“This study underscores the extent to which additives of antimicrobial consumer products are polluting freshwater environments in the U.S.; it also shows natural degradation processes to be too slow to counter the continuous environmental release of these endocrine disrupting chemicals,” said Halden, director of Environmental Security at the Biodesign Institute and professor in the Ira A. Fulton School of Sustainable Engineering and the Built Environment. Halden’s research focuses on the interconnectedness of the water cycle and human health, with specialemphasis on the role of manmade products and human lifestyle choices on environmental quality.

In a previous study, Halden’s team found significant concentrations of harmful soap-related chemicals dating back to the 1950’s in sediments of Jamaica Bay and Chesapeake Bay, into which New York City and Baltimore discharge their treated domestic wastewater, respectively.

Upon their use, triclosan and triclocarban are absorbed through the skin and hence contaminate human blood, urine, and even breast milk. Ultimately, these chemicals together with the pharmaceuticals we use end up in our sewage and surface waters. In 2002, the USGS published a landmark study that showed 80 percent of 139 streams sampled from across 30 U.S. states were found to contain measurable levels of organic wastewater contaminants. The human health risks associated with these personal care product chemicals are still not fully understood despite them being used for decades.

In the ASU study, river, creek and lakebed sediment samples from 12 locations upstream and downstream of wastewater treatment plants were analyzed for the presence of antimicrobial compounds.

For Halden’s team, which consisted of postdoctoral researcher Benny Pycke, environmental engineering graduate student and first author Arjun Venkatesan, the results showed that overall concentrations of triclocarban were 3- to 58-times higher than those of the more frequently monitored triclosan.

“We were able to detect these two compounds both upstream and downstream of suspected input sources, and the levels of the antimicrobial soap ingredient triclocarban were usually higher compared to triclosan,” said Venkatesan. “Although triclosan is used in a larger number of formulations and personal care products, we found triclocarban to be more abundant in freshwater environments.” The team also found degradation products of TCC but transformation of this antimicrobial is known to be very slow in natural environments.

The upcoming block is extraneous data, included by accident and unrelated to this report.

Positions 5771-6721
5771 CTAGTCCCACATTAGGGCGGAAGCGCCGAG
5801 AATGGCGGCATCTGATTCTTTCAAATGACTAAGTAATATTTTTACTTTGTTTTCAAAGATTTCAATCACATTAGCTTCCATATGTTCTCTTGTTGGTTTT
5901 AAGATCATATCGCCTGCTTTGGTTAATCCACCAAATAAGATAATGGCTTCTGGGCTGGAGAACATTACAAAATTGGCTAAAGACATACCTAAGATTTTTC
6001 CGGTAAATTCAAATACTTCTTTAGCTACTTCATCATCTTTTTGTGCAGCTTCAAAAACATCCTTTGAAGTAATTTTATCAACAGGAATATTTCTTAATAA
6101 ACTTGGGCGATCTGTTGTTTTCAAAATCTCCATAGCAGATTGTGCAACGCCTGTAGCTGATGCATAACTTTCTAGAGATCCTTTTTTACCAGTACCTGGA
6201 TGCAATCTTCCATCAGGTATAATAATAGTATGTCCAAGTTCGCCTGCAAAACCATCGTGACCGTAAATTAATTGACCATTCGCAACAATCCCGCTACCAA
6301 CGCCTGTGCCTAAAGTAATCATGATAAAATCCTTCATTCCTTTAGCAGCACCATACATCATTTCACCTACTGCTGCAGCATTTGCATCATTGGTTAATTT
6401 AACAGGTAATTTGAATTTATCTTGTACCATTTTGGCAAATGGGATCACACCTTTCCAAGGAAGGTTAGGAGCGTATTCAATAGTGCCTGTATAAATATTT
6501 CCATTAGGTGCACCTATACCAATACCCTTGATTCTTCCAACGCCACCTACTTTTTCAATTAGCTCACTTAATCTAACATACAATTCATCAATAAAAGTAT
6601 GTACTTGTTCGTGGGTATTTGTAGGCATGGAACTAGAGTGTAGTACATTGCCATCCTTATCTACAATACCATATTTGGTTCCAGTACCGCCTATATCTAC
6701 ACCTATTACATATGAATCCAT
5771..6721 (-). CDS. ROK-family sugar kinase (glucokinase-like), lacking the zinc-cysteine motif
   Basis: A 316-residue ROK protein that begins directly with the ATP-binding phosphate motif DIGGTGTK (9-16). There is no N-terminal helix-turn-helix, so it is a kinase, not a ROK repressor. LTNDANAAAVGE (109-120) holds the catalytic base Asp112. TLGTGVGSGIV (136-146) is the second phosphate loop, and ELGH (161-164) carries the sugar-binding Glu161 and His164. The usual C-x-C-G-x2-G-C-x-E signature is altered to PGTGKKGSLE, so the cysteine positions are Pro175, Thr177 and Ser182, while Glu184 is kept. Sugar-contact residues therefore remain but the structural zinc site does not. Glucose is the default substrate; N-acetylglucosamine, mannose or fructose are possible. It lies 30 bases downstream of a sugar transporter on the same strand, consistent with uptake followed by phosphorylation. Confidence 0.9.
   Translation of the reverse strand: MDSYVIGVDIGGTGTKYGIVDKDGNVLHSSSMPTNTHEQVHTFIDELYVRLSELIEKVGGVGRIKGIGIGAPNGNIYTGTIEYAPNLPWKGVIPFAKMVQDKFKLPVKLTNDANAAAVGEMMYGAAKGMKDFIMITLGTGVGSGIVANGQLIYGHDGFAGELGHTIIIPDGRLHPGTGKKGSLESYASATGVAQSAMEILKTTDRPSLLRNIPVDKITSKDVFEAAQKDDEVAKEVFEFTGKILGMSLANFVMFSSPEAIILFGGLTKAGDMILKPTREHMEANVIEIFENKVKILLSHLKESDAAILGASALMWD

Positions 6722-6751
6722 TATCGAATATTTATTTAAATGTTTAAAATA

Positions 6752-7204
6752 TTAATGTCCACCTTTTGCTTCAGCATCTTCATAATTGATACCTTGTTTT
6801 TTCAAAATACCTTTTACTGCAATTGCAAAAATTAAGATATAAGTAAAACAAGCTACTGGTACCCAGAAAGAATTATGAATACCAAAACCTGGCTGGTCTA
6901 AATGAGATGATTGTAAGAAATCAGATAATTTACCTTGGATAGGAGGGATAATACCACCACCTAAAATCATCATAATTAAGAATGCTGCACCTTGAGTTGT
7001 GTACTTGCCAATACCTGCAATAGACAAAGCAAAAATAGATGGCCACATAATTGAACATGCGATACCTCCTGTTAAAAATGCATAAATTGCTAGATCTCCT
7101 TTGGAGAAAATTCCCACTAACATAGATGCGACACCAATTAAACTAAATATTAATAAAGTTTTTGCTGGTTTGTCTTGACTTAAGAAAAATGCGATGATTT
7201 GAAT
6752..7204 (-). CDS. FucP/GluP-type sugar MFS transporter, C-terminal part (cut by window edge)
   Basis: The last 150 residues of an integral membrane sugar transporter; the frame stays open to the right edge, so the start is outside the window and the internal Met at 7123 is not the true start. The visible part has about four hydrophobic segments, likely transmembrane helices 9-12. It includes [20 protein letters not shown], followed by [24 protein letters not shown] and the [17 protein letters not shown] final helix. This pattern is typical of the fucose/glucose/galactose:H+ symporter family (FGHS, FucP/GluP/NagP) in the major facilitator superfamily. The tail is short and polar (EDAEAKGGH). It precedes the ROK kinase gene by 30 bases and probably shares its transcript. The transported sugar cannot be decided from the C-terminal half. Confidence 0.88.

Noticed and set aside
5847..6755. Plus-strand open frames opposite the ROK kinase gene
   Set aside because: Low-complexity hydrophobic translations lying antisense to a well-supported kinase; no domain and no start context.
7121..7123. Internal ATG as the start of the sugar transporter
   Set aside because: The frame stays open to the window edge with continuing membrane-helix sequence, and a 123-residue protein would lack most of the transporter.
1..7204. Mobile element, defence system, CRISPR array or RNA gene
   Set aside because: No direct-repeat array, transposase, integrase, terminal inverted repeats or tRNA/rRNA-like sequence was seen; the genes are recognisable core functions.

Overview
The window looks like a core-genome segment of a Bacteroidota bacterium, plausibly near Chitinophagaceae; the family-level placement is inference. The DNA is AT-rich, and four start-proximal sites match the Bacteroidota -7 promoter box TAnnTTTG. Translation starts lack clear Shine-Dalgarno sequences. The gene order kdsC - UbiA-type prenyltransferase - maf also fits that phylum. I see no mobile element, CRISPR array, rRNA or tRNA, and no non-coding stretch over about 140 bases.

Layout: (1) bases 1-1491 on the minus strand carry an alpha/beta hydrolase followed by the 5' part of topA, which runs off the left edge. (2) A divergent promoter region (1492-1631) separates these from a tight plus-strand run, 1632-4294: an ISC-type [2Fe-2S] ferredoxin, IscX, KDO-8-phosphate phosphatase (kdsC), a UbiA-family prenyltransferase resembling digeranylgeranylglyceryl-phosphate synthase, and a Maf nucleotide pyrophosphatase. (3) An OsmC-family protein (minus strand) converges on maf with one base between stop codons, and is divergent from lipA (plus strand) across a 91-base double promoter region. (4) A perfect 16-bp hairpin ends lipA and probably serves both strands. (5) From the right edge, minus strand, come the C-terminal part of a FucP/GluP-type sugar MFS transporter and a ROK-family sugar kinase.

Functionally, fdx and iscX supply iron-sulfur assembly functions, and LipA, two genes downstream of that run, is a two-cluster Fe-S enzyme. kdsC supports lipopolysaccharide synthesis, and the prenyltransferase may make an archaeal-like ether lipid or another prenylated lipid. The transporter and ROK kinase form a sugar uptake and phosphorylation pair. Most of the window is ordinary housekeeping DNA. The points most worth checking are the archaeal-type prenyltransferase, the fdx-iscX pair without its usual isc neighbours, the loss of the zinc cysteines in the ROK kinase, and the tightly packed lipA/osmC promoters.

“Also, we expected to find these compounds mostly downstream of wastewater treatment plants; but when we consistently found detectable levels upstream and downstream, we realized that there are probably multiple sources contributing to the contamination of these sites, potentially including additional wastewater treatment plants further upstream and runoff from sites where antimicrobial-laden sewage sludge had been applied.”

“Every site is essentially downstream of something,” added Pycke. A site in the immediate vicinity of a wastewater treatment plant near Duluth (St. Louis Bay at Lake Superior) had the greatest concentration of triclocarban and its lower chlorinated derivatives, and the Duluth site and Shagawa Lake site had concentrations three times higher than river and creek sediments. There was a strong correlation between the level of contamination with wastewater treatment plant discharge, stream flow and the population density of the surrounding region.

“As the name suggests, these antimicrobial compounds (triclosan and triclocarban) are incompatible with biological wastewater treatment infrastructure paid for with tax dollars,” said Halden. “Municipalities in Minnesota and across the U.S. work hard using state?of?the?art equipment to keep our freshwater environments clean but they cannot control what consumers, misled by aggressive marketing, discharge into the sewage collection system.”

Wherever antimicrobial personal care products are in use, water and sediment have been contaminated, a situation that certainly is not unique to the state of Minnesota. “Regulatory agencies are aware of the overuse of antimicrobials but no state or federal restrictions have been implemented yet for either triclosan or triclocarban,” said Halden. “Aside from ecological concerns, widespread environmental occurrence of antimicrobials also is a potential public health concern because unwarranted use of antimicrobials can promote drug resistance of human pathogens.”

Halden’s research is developing engineering solutions to clean up environments impacted by antimicrobial compounds. However, he emphasizes that the best solution right now in combating this pollution is for consumers to limit their use of antimicrobial personal care products that, ironically, provide no measurable health benefits to the average consumer, as determined by an expert panel convened by the Food and Drug Administration in 2005.

For this project, ASU was supported by funding from the National Institute of Environmental Health Sciences.

In addition to Halden’s appointment as Director of Environmental Security at ASU’s Biodesign Institute, he holds the title of professor in the School of Sustainable Engineering and the Built Environment, at the Ira. A. Fulton Schools of Engineering, ASU, and adjunct associate professor of Environmental Health Sciences, at the Johns Hopkins Bloomberg School of Public Health.